West Grand opening new daycare center to help retain staff, alleviate childcare needs
In an effort to tackle multiple community concerns, West Grand School District will be opening a new daycare center in Kremmling that will significantly increase the childcare capacity in Grand County.
Darrin Peppard, superintendent of West Grand School District, said childcare plays a big role in recruitment and retention of teachers and the lack of childcare in the area was diminishing the district’s ability to attract and keep good staff.
The new daycare center, which will be located in the current Colorado State Patrol office on the West Grand Elementary and Middle School campus, will offer eight to 15 spots for infants and children, ages six weeks to three years. Rhonda Ilgner, a current first grade teacher for West Grand, will be the director.
“We had been discussing at length opening an early childhood center, primarily because we don’t want to lose our young teachers because there’s no daycare for them,” Peppard said.
Currently in Kremmling, there are only two spots for children under two, according to Grand Beginnings, an early childhood nonprofit. Across the county, there is only enough capacity for 40 percent of children aged zero to five.
“Just on our staff alone we have three or four (staff members) who have children under the age of two, so we really felt it was important to be hitting those early years,” Peppard said.
Peppard said the school started having conversations about potentially offering daycare in Kremmling last August when one of the two providers in town closed their doors. At the time, there were at least two teachers who had been counting on those spots.
So the district applied for a Colorado Department of Education grant for teacher retention to fund the daycare center and was awarded around $100,000 per year for three years to run the facility.
The increased childcare capacity will be a “community changer,” explained Maegan Lokteff, executive director of Grand Beginnings. Since around 85 to 90 percent of families in Grand County have all available adults in the workforce, childcare generates significant economic impact.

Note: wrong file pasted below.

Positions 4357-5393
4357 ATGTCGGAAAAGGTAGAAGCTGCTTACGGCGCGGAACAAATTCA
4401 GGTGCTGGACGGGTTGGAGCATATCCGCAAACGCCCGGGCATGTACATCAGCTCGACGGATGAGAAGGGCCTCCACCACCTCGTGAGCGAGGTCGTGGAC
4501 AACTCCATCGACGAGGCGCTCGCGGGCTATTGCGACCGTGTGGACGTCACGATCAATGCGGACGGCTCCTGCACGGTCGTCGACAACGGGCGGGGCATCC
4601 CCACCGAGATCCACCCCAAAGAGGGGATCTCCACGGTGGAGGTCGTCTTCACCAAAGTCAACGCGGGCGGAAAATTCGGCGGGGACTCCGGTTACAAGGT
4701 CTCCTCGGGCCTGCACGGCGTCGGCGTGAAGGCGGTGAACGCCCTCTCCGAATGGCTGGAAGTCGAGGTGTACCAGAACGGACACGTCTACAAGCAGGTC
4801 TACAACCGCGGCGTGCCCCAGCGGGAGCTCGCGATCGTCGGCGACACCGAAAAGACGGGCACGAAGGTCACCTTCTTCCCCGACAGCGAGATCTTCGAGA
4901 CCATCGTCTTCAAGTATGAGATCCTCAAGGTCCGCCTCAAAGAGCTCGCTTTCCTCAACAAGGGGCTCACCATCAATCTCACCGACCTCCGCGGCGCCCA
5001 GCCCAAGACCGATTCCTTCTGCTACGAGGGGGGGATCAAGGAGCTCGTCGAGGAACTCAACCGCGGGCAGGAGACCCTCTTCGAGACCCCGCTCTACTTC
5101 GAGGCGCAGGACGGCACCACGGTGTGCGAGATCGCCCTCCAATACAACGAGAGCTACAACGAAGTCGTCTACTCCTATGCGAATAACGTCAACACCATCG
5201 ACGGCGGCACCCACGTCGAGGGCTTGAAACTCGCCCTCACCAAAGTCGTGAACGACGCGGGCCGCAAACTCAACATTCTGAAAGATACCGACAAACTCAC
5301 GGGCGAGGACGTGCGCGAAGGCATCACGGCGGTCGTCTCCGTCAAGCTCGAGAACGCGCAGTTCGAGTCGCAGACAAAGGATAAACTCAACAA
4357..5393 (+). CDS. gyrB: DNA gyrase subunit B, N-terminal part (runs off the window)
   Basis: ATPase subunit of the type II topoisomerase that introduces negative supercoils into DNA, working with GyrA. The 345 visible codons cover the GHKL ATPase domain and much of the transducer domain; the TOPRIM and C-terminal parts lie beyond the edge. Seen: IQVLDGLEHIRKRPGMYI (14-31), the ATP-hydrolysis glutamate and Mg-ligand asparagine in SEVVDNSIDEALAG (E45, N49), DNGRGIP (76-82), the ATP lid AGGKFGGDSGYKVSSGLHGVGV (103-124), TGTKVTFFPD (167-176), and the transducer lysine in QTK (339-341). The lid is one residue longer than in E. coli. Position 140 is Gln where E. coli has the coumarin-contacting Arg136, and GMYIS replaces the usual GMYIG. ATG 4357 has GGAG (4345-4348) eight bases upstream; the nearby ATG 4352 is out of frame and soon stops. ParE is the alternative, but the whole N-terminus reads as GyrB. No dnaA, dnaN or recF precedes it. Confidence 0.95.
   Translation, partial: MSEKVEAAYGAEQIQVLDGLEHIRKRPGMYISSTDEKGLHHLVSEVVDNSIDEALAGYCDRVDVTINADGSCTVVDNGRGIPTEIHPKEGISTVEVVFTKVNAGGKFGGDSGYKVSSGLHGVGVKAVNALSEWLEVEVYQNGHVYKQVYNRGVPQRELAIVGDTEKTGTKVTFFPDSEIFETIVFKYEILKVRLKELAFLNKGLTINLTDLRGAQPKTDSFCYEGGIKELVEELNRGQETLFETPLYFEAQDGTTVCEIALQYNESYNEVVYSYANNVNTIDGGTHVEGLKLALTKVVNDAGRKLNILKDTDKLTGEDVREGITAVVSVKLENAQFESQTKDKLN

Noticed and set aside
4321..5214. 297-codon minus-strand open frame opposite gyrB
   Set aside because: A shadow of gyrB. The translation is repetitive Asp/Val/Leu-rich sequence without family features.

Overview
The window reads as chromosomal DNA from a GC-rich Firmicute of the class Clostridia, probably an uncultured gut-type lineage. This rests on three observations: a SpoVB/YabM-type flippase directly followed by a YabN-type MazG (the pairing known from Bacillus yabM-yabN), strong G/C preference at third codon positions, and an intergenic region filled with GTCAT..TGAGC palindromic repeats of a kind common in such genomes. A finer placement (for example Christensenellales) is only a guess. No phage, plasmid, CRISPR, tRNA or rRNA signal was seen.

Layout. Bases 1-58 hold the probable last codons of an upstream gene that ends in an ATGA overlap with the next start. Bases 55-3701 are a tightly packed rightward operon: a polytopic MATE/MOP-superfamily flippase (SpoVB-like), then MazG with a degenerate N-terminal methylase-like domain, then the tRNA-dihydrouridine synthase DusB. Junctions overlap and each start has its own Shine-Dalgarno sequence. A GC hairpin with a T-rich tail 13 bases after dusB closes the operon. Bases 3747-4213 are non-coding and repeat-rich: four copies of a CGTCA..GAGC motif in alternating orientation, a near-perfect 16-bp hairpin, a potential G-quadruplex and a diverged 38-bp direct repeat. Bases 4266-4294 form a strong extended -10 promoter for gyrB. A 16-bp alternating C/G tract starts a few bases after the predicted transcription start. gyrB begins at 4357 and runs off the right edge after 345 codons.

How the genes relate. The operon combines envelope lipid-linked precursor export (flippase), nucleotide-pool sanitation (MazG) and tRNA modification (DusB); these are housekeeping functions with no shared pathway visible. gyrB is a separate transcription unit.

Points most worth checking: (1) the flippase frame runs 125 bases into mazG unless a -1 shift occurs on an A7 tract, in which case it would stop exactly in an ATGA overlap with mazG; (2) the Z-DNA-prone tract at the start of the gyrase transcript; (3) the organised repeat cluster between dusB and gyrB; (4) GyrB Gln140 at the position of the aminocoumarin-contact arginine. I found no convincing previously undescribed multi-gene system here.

“(Childcare) is part of what creates a healthy and vibrant community and an economically sustainable community,” Lokteff said. “Childcare really supports those families that are coming here in the long-term.”
According to Peppard, the daycare also hopes to provide half-day daycare to preschool-aged children through a partnership with the Kremmling Preschool, which is a half-day program.
While tuition rates are still being discussed, Peppard said they want to make rates affordable. He added that school district staff will get priority at the daycare and likely, a discount on tuition.
“We want it to be as affordable as possible, especially for our teachers,” he said. “My hope is that it’s a break-even proposition.”
Aside from helping West Grand recruit teachers, the daycare center will also be addressing the need to recruit childcare providers by offering West Grand High School students the opportunity to get hands-on experience that they can use to get childcare certifications.
Peppard explained that for the first year, students will likely have the opportunity to be a teacher’s aide at the daycare while taking online classes toward a certification. Eventually, the district hopes to develop a series of three classes, including an introduction class and more advanced classes, that would allow students to graduate with a childcare certification.
This approach makes the daycare center more sustainable and it helps tackle multiple issues within the community, Lokteff said.
“I think what’s really amazing about the Kremmling program is the school district’s willingness to invest in this program for all of the numerous benefits it’s going to bring to them, (…) as well as investing in their high school students and in that training that they can then get from participating in this program and coming out of school with professional certifications.”
West Grand is planning to remodel the daycare facility this summer and open the center at the start of the next school year.
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